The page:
Anyone have more than one flock?

Discussion in 'Managing Your Flock' started by ejcrist, Mar 19, 2016.

  1. ejcrist

    ejcrist Chillin' With My Peeps

    Oct 16, 2015
    Desert Hills, AZ
    I'm currently raising my first flock of layers (25 pullets) that are going on 11 weeks old in a few days. They live in a coop and run that I finished building when they were around 6 weeks old. I don't want them free-ranging in the backyard due to a lot of local predators. I did a lot of thinking and studying before selecting the breeds that would do well in my area and ended up getting 16 Barred Rocks and nine White Leghorns. I'm extremely happy with them so far and I've had more fun than should be legal raising them to this point. I've had so much fun in fact I'm toying with the idea of raising a second flock of a few different breeds so I can experiment and see how well they do. Does that seem like a dumb thing to do - raise two separate flocks instead of one large flock? The coop and run I have now is just about right size-wise for the birds I have now, so I wouldn't want to add any to it. Also I think it's preferable to try to raise a single flock together so you don't have the difficulties of introducing new birds and stressing everyone out, including me. I thought about possibly adding to/increasing the size of my current coop and run to accomodate more birds in the future but after sleeping on it I think there's more advantages to building a second set-up. By keeping two flocks that are physically separate you'd lessen the chances of spreading disease if one flock came down with something. You could also keep breeds that may not do as well if you kept them together, such as bantams and regular sized birds possibly. Also if you ever decided to get into breeding it would be nice so you could control which gals the rooster goes out on a date with. Anyway I was just wondering of any others have more than one flock and get others opinions.

    Thanks, Gene
  2. oldhenlikesdogs

    oldhenlikesdogs Spring Dreaming Premium Member

    Jul 16, 2015
    central Wisconsin
    I keep a large mostly large breed flock and across the yard I have my bantam flock. I like having two flocks.
  3. howfunkyisurchicken

    howfunkyisurchicken Overrun With Chickens

    Apr 11, 2011
    I have 3 separate flocks :)
  4. Trefoil

    Trefoil Chillin' With My Peeps

    Dec 7, 2011
    I maintain 7 separate flocks. Mostly because I keep guinea fowl,ducks,geese,pheasants,and peas as well as chickens and a turkey. My birds are divided to get along rather than strict species lines. This allows me to house shy birds away from their aggressors.
  5. Triplecross

    Triplecross Chillin' With My Peeps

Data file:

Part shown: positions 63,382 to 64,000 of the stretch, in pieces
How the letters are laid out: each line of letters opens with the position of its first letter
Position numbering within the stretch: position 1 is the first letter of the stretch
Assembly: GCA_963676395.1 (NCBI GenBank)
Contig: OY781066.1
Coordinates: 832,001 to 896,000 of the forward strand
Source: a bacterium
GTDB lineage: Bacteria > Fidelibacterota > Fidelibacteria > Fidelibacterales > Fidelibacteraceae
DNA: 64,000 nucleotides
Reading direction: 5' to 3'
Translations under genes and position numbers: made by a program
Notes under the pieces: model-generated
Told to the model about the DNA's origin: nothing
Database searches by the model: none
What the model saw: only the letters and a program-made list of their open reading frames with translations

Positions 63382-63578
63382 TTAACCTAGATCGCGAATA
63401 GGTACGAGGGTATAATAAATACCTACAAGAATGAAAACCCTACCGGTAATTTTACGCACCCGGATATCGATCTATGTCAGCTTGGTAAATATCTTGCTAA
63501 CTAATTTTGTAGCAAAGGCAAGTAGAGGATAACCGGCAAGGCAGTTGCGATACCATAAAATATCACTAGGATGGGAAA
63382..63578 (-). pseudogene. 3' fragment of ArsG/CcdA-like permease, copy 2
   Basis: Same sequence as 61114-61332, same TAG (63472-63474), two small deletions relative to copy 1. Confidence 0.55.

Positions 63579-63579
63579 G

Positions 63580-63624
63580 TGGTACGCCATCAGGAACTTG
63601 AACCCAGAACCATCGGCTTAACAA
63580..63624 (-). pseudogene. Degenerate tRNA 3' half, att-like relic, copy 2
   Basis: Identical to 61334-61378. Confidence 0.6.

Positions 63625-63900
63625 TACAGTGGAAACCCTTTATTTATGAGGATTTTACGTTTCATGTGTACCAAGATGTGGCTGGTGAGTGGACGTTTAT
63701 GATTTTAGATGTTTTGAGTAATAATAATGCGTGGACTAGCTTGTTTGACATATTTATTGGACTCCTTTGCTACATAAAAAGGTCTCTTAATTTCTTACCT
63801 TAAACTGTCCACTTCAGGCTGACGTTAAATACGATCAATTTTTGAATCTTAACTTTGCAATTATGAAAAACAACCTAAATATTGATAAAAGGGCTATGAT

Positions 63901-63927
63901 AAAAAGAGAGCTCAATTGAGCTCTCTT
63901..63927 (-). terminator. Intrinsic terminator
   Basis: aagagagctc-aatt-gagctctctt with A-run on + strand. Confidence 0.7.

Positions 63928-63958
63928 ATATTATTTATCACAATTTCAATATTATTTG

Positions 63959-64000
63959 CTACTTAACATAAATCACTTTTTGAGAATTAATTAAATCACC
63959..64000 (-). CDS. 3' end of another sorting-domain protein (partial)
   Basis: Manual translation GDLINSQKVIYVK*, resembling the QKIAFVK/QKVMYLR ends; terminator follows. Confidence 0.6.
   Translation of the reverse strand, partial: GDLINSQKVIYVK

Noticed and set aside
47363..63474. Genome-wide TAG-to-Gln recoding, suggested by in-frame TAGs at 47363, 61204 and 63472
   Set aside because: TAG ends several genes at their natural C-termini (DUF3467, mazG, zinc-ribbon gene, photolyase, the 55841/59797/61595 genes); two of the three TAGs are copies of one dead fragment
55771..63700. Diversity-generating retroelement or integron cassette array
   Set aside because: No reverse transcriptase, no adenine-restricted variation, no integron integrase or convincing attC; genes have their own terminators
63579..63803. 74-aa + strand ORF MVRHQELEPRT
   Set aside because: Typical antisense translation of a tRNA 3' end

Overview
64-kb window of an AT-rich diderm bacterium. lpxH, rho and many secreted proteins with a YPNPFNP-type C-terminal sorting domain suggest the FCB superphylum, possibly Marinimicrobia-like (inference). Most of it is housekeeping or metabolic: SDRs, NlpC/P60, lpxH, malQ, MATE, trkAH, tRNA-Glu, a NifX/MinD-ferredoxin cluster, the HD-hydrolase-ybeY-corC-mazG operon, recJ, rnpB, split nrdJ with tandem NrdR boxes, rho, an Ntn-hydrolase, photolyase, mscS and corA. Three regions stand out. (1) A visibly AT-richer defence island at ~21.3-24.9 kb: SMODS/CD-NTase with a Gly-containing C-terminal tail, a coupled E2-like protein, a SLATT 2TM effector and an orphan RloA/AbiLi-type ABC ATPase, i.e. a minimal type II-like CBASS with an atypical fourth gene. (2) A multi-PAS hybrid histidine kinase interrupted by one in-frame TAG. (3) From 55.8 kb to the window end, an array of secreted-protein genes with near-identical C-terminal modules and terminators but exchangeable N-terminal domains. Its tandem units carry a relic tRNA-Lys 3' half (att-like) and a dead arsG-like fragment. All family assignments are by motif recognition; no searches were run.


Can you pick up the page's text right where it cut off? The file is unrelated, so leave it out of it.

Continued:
Jan 6, 2013
    Southern Michigan
    I have 5 flocks now, but for many years just kept one. I'm planning to raise and breed different kinds so I don't want them to "intermarry", so to speak. It makes chore time longer and now I'm trying fermented feed which adds to that, but I love how the new food improves things so it seems worth it.
  6. birds4kids

    birds4kids Chillin' With My Peeps

    May 15, 2015
    We keep a small flock of layers and a small flock of silkies.
    A friend keeps separate flocks of layers of different ages and culls the old birds when laying falls off.

    There are good reasons to keep separate flocks, and a lot of folks just let everyone run wild together, just do what works for you.
  7. donrae

    donrae Hopelessly Addicted Premium Member

    Jun 18, 2010
    Southern Oregon
    I have my main flock, then four breeding pens that double as grow out pens.

    I find caring for multiple flocks really doesn't take too much longer than one coop. On rainy days or otherwise foul weather, feeding all my pens and the horses took about 20 minutes, door out to door back in. Now, in better weather I take more time and do more chores, fluff or add to bedding, clean out waterers, etc. But this is my hobby and I find it relaxing.

    Unless you have lots of space between flocks and practice true quarantine, you're not going to stop a disease from going from one flock to the other. Myself, I like having my pens close so I have less walking to do when doing my chores. Plus, using the pens as grow-out areas, having adjoining pens helps birds get to know each other before they possibly live together. I realize that's probably not going to be an issue with your "fully separate" plans, just throwing it out there for anyone else reading.
  8. ejcrist

    ejcrist Chillin' With My Peeps

    Oct 16, 2015
    Desert Hills, AZ
    Thanks much everyone for all the info! Sounds like it's not too uncommon to keep more than one which I'm glad to hear. The thought of adding another flock is really appealing and opens up a lot of possibilities. I guess chicken math is alive and well in my world. Thanks again for all the feedback.
  9. BertandMary

    BertandMary Chillin' With My Peeps

    Feb 24, 2013
    Fayetteville, NC
    We are setting up to have a mixed flock of layers. Currently we have 2 types in there but I am incubating Barred Rocks now. We aer adding two different breeding flocks for the birds we like. English Blues will be one and we haven't decided on the other yet.
  10. ejcrist

    ejcrist Chillin' With My Peeps

    Oct 16, 2015
    Desert Hills, AZ
    You'll love the Barred Rocks, I know I do. They're very docile and get along well with my Leghorns. I'm really glad I went with them.

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